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July 2, 2013

Discovering the Ugly Truth: What I Really Learned in Yoga Teacher Training. ~ Annie Au

Coming to a yoga teacher training can be a life transforming experience.

Beneath the facade of expensive yoga wear and props, you’re stripped emotionally bare where going within is the only way to seek the true-self.

I signed up for an Ashtanga Vinyasa yoga teacher training in Thailand when I was still living in Canada. At 27, I broke up with my long-term boyfriend (again) and just quit my job. Life at the time seemed like fragments of devastation and frustration. Feeling defeated and emotionally drained, I was in need of some serious soul searching.

Hence, after a week of extensive Google searching, I sent off half of my life savings and flew over the Pacific Ocean to embark on this spiritual journey.

What I learned was this: in a 200hr yoga teacher training, there is no sauntering for a skinny latte after a “feel-good” yoga session. A typical schedule at It’s Yoga Thailand teacher training starts at 7am and ends at 7:30pm. Racking up two to three practices and numerous hours of lectures a day, most of us left muttering in Sanskrit as our new common language by the end of the day.

In the first week of training, I couldn’t believe half of the postures I had to endure. What? You want me to put my leg behind my neck…oh both legs? Hm…Oh I knew it…had I practiced more power yoga back home and less Hatha…

Nothing was easy—it certainly felt like I was training for Cirque du Soleil’s latest production, Ash-Tan-Ga. 

After a series of postures that somewhat resembled Olympic gymnastic stunts, I was dying to get into child’s pose.Wait—the teacher trainer is near me now. Dang it! There goes my child’s pose…as she continuously urged us on, holding five breaths in a pose suddenly seemed like an eternity.

In 24 days, I was pushed to the limits and then some more.

Under the hot sun in an untouched jungle, I lived, breathed, stretched, cried, and laughed with 20 other yogis who were just like me.

Foremost, a yoga teacher training is a costly investment. Unless your wealthy and generous parents have paid for the course, air flights and accommodations, you simply just don’t walk out and quit.

Moreover, there seems to be a greater moral lesson when one quits a yoga teacher training. Come to think of it, it reminds me of my university days when I failed my morality paper in a social psych course. (Never did my parents find out and I intend it to stay that way.)

After all, I thought I was ready for a better me: a more honest, spiritual, accepting, enduring and loving person. Yet the ugly truth that we all hate to admit is: It’s easier to lounge back and read the latest edition by Echkart Tolle while sipping tea than to buckle up that yogi strap and walk the talk.

Could it be my high-strung Scorpio personality combined with the years of militant ballet training and the need to own up to my Asian ethnicity and all that are expected of from my Asian parents?

Quitting just isn’t an option.

Don’t get me wrong; I have nothing against people who do quit. There are many legitimate reasons to do so. I understand and acknowledge them all. However, I would only hope that one would not overestimate the legitimacy of these reasons and under evaluate their own shortcomings.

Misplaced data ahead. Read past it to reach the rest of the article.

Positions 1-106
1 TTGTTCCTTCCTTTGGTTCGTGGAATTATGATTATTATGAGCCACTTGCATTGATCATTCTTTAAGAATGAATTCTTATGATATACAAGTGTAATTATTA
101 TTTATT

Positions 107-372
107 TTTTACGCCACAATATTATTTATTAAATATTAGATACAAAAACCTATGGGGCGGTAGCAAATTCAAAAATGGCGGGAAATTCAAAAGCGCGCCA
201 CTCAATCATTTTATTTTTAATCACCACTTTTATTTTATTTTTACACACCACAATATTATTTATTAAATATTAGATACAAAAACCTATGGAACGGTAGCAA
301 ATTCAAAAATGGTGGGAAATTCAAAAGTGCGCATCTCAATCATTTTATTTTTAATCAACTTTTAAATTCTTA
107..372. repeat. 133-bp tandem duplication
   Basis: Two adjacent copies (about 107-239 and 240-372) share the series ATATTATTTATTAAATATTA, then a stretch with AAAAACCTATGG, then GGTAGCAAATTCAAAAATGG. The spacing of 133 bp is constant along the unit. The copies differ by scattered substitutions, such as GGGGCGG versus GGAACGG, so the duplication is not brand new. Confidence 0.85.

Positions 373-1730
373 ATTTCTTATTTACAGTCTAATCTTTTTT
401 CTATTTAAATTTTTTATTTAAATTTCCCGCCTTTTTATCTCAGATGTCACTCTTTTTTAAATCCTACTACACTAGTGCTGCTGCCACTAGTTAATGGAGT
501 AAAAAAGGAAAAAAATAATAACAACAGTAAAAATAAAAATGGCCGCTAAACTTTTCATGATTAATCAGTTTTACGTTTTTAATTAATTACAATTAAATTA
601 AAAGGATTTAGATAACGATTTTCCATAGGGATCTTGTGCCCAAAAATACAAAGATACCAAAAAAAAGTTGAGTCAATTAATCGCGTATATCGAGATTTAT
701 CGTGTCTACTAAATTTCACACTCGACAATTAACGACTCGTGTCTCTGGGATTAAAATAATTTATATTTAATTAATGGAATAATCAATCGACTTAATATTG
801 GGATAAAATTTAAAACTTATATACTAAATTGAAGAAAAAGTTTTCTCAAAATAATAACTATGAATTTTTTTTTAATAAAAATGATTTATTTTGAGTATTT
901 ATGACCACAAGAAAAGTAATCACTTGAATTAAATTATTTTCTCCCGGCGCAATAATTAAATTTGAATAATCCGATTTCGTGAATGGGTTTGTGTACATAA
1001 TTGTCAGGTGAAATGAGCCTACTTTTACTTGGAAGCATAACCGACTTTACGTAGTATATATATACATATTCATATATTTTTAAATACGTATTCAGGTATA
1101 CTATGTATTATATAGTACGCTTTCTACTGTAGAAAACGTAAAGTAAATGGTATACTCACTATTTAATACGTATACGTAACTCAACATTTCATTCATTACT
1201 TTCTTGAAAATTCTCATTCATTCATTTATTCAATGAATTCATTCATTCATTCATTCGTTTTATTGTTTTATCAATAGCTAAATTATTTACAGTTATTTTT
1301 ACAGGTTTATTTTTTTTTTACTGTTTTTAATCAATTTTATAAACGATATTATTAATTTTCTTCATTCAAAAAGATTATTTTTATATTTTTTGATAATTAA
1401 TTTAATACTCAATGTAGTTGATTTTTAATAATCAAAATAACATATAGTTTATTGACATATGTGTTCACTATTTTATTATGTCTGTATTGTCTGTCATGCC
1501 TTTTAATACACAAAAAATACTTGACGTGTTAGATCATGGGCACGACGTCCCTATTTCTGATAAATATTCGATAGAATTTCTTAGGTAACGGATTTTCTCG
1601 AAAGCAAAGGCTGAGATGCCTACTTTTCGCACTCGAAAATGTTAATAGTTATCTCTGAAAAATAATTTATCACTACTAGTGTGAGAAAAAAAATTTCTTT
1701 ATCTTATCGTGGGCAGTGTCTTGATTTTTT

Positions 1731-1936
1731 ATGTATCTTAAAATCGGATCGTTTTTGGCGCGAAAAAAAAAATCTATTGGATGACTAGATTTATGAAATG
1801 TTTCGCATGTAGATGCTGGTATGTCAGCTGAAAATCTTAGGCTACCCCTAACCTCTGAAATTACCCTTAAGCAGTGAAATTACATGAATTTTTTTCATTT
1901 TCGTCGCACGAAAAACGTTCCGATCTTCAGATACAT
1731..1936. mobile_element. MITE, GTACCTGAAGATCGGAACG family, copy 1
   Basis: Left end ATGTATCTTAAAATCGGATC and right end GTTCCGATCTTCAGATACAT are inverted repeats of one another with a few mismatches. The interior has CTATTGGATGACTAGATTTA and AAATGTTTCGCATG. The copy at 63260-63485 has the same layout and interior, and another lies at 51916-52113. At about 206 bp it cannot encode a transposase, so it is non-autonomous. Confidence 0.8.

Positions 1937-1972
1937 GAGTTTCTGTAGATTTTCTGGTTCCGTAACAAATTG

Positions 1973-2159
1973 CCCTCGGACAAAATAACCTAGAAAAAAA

The bottom line is: be truthful to yourself.

Alright…so I sucked it up and kept going. I reached further past my toes and twisted deeper down my spine.

Let’s get this done.

As I lay in Savasana one morning, I found tears streaming down my trembling cheeks. In a split second, I was shriveled back into that insecure, vulnerable self.

What? I thought I was doing great?

Wrapped in emotional turmoil, my fogged up and restless mind was in complete overdrive. Failure, shame, vulnerability, guilt and all the other uninvited negative emotions I tried so hard to suppress quickly slipped right back to the top of my consciousness.

So what happens now?

Well…after resisting the temptation to sob in my lonely room until my pillow was soaked with salty tears, I chose a more spiritual healing method.

On my knees and hands, I crawled onto my yoga mat, my salvation and solitude. There I positioned in padmasana, closed my dampened and swollen eyes…and had a nice long talk with myself.

An internal dialogue is the first step of introspection. How do you speak to yourself? Blame, guilt, victimize? Who is talking other than the over-ridden ego? Recognize that nobody other than yourself can trap your free will and make you feel small, insecure and invaluable.

I took a deep breathe in, held it briefly and let it all out.

Tomorrow is another day.

As a yoga teacher, I’m my first and ever-lasting student. Aside from the technicalities of yoga postures and philosophies, a yoga teacher training taught me self-discipline, forgiveness, patience, and most importantly being present.

All the guilt one possesses is burdens from the past and all the worries one beholds are projections of the future. While the past is gone and the future hasn’t arrived yet, neither guilt nor worries will make the present any better.

The true self signifies the person without past and future.

Loving for the sake of loving, being for the sake of being.

One of my favorite quotes is: “Be here now.”~ Ram Dass.

Who is living in the present, if not you?

Cherish each moment because there are no replicas of it.

On the day of graduation, as I walked up to retrieve my 200hr yoga teacher certification I couldn’t resist a little smirk.

For the truth is, at that moment, I knew I was receiving something much, much more.

 

 

 

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Assist.Ed.: Kristina Peterson/Ed: Bryonie Wise

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Annie Au